That said, where do you stand on JayEmm’s assessment? Is the 981 Boxster GTS the modern Porsche to own?


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Purists Rejoice! Porsche Puts the Six-Cylinder Back Into the 718 GTS

What better way to enjoy a six-cylinder wail than with an open-top Boxster?

Stuffing a throaty six-cylinder in the back of a mid-tier Cayman or Boxster isn’t ever going to be met with much opposition. While many have grown accustomed to the shove and impressive mid-range of the latest 2.5-liter turbo motors, the screaming 4.0-liter atmospheric engines will always be welcome betwixt the haunches of a 718.

The linearity and rewarding revs of an atmospheric motor makes backroads drives even more enjoyable.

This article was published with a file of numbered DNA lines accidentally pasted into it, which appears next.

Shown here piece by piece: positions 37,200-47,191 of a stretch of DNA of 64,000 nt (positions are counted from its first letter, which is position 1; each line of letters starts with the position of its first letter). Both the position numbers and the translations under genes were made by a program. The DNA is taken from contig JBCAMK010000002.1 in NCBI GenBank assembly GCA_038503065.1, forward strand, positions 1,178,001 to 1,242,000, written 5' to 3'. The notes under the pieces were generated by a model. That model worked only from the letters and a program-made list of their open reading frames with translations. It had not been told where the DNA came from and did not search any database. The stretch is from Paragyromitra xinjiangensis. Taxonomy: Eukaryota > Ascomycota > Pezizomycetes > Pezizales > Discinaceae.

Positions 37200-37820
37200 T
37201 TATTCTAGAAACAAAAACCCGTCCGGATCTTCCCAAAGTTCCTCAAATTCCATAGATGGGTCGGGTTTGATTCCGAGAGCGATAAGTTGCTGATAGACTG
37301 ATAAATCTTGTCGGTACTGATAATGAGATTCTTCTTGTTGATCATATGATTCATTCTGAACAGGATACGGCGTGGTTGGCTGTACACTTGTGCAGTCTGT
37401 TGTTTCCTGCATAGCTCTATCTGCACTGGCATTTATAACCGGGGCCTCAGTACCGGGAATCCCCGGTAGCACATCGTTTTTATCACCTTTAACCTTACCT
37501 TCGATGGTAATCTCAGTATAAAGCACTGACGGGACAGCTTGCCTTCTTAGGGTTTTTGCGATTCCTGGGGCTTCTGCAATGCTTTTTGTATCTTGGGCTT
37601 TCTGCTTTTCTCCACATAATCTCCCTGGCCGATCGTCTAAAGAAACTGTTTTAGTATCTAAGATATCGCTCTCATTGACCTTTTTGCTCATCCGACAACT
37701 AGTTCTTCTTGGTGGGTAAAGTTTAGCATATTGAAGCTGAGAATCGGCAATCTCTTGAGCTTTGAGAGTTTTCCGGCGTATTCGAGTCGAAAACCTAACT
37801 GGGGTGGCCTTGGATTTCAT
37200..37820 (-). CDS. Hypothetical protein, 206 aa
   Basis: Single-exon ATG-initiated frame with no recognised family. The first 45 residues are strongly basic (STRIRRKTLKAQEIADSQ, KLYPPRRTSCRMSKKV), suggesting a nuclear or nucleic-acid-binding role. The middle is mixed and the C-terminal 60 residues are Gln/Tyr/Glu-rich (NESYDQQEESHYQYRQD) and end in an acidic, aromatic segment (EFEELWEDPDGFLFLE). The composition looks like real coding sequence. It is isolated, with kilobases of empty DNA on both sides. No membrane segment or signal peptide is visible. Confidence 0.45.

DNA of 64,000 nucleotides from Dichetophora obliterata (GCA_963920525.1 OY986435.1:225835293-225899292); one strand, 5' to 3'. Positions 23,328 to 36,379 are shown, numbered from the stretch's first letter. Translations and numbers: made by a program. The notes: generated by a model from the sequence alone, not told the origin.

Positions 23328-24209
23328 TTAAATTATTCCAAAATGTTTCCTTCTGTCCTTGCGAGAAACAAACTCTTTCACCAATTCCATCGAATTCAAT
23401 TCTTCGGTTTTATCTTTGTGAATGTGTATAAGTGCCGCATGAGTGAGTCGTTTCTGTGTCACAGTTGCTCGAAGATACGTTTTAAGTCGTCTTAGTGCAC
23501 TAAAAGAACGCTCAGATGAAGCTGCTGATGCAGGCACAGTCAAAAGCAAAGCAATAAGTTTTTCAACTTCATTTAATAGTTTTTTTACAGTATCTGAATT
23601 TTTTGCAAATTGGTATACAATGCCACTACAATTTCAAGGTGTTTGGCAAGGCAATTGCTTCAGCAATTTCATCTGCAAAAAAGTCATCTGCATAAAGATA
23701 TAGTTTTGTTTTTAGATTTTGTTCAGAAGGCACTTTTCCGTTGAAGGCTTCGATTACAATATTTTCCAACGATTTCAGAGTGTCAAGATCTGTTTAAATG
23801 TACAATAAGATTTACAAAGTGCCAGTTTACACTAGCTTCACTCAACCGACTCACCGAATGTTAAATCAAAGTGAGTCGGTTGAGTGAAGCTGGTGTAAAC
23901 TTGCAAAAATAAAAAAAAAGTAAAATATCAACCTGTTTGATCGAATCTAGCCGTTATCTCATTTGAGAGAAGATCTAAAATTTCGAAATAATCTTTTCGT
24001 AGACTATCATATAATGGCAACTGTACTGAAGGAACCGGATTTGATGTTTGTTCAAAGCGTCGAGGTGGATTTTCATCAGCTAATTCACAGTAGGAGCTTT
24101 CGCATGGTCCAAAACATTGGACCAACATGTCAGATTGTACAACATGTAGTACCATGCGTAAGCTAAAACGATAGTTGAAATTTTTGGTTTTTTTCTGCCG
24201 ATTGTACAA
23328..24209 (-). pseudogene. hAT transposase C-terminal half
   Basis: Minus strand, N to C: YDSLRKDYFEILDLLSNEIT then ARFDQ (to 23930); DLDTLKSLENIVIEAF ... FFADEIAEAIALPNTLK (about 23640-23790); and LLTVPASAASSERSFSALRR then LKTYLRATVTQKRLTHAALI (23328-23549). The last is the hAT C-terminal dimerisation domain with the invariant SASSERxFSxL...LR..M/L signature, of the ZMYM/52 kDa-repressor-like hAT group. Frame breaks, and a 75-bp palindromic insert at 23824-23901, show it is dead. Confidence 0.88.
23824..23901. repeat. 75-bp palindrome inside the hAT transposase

Of course, this motor has to help the latest 718 GTS fit in nicely within the Porsche pecking order, so it’s been softened slightly. It makes 394 horsepower and 309 lb-ft of torque; just shy out the 718 Cayman GT4 and Spyder’s output, but offers very similar performance.

It’s enough for a 0-60 time of 4.5 seconds and a top speed of 182 miles per hour (when fitted with the sports exhaust). The latest, screamiest version of the 718 GTS still retains all of the GTS goodies: the standard 20mm lower ride height than the standard 718, active drivetrain mounts, sport chrono, and Porsche Torque Vectoring (PTV) with mechanical limited slip rear differential all come stock. Sharpened turn-in and improved poise from the 235-section front , plus a little playfulness from the appropriately matched 265-section rear tires should keep the owners of these cars smiling on any stretch of road or circuit. .

Dark alcantara, accentuated by red (or white) stitching, lends a definite air of purpose to the GTS’ cabin.